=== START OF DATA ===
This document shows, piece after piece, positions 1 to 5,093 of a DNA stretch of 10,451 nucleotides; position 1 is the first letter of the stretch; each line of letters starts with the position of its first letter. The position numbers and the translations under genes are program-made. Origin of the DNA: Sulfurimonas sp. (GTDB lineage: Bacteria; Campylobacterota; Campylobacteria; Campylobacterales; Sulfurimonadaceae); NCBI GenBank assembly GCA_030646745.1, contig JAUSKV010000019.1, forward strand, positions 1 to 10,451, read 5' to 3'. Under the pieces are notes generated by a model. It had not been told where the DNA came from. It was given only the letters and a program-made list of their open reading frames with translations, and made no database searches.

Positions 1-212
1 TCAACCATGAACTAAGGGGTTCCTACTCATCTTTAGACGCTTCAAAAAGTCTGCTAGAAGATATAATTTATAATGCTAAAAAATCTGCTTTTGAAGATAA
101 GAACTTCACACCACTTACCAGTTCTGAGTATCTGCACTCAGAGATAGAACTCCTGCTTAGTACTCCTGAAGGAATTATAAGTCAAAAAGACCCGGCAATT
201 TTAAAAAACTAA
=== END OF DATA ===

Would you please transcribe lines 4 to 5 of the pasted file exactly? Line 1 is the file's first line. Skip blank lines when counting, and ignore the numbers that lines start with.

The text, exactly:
101 GAACTTCACACCACTTACCAGTTCTGAGTATCTGCACTCAGAGATAGAACTCCTGCTTAGTACTCCTGAAGGAATTATAAGTCAAAAAGACCCGGCAATT
201 TTAAAAAACTAA